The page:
Knowing UX helps you reduce the chances of building products others won’t enjoy or even use.


If you work with a User Experience Designer, you do not need to know all that much about it, they already do.

I think you need to be able to build a good relationship with them and bring them in on the challenges you’re facing. Good UXD can be the best asset in a team as UXDs tend to have a very solid product mind. Just by working with them you will learn a lot about the UXD.


@LawrenceMartin, I agree - and visa versa! It’s a great collab. PMs can really ground you and give good constraints but inspire creativity too :slight_smile:


I think it’s dependent on the company/team bench context. I’ve been in situations with kind of weak/new designers that did not have strong UX skills.

Related, teams not well grounded in how to frame decisions or use research to inform those decisions.

In those situations, I had to guide research and testing and bring a lot more intuition into the situation of what felt important to de-risk than I would have if I had a strong product design partner (and researcher).

At the end of the day more UX knowledge does not hurt as long as you’re a good collaborator and colleague and don’t just lord it over designers as you know what’s best always.


@DhirajMehta, I like your take. I’ve loved a good back and forth, I even work with one PM who gets right in there and sort of ‘starts off’ a wireframe sometimes. Just to express their thinking.

Interesting you say intuition, do you think most PMs have a design sense?


@RisaButler, Not necessarily, across all PMs in the tangible sense of design output. Myself included. I just think most PMs could use the practice of thinking like a designer (and have a toolbox of learning/de-risking methodologies). But good PMs should at least have some intuition on where shit is likely to go wrong.

Like if Design was like this new interaction metaphor is the shit and everyone understands these affordances…I’d be like let’s make sure (if you didn’t already).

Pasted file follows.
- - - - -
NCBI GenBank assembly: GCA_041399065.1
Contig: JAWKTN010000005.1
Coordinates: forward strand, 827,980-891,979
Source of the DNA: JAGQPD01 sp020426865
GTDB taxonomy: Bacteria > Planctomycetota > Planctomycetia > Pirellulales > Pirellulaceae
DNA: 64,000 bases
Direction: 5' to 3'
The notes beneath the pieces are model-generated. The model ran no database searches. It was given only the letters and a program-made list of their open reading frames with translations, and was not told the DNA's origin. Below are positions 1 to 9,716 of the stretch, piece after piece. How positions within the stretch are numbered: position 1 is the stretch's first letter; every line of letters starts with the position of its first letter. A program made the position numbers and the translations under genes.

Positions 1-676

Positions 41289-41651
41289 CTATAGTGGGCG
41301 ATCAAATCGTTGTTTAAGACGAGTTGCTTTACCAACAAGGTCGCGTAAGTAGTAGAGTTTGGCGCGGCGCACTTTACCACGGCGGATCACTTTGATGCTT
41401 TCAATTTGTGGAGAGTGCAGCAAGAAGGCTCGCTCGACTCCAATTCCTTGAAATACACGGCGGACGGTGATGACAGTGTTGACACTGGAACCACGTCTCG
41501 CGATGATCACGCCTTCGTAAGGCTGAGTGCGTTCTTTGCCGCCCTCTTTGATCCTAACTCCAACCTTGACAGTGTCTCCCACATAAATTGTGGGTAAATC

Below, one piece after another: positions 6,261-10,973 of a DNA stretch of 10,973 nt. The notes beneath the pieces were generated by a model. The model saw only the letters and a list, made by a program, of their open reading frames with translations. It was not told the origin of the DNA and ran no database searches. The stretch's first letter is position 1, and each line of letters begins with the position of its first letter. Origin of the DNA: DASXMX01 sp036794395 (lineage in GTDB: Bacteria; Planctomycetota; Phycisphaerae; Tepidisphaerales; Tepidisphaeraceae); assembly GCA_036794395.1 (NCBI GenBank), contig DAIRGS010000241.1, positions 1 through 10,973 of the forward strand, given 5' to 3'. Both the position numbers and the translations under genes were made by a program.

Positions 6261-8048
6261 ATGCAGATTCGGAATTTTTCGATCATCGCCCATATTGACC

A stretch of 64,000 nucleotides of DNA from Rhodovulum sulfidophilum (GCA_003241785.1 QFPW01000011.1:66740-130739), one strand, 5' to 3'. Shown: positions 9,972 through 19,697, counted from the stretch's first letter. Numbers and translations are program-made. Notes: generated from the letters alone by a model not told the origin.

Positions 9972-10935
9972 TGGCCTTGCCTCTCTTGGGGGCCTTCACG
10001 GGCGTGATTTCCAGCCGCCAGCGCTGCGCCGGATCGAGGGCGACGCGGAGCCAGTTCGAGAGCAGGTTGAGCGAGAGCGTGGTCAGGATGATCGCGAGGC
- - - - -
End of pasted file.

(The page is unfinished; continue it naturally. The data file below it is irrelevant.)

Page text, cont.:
Similarly, I’ve told new designers they are too low level too early IMO, caring about specific screens and visual design spec when we don’t even understand how our solution might fit into the idealized user’s life. Big picture what’s their mental model and what steps or flow makes sense to them?


To add to all of these: I think it’s essential to have a good idea of how different kinds of UX Research are conducted; what artifacts are needed for each type of research; how different techniques help to illuminate specific business/design challenges; and how to prioritize research needs.

Knowing the difference between formative empathy research and evaluative usability testing is gonna save everyone a lot of angst.

Ideally you’ll have a UX Research specialist on hand to choose and craft these techniques as needed, but they may not always be in the room when there are discussions happening about how timelines/budgets/resources are being allocated to solve specific customer/business problems.

The very best Product Managers I’ve worked with are the ones whom I could trust to slot in the right kind of research at the right time when planning was happening. That made my job (which ultimately comes down to putting useful customer information into the hands of dev and design) SO much more delightful.

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Yes, that’s a really good point. Lots of UX peeps are generalists and get exposed to different types/methods of testing but not a TON. If PMs can be super knowledgeable, they can fill those gaps a bit and potentially become great user testers themselves!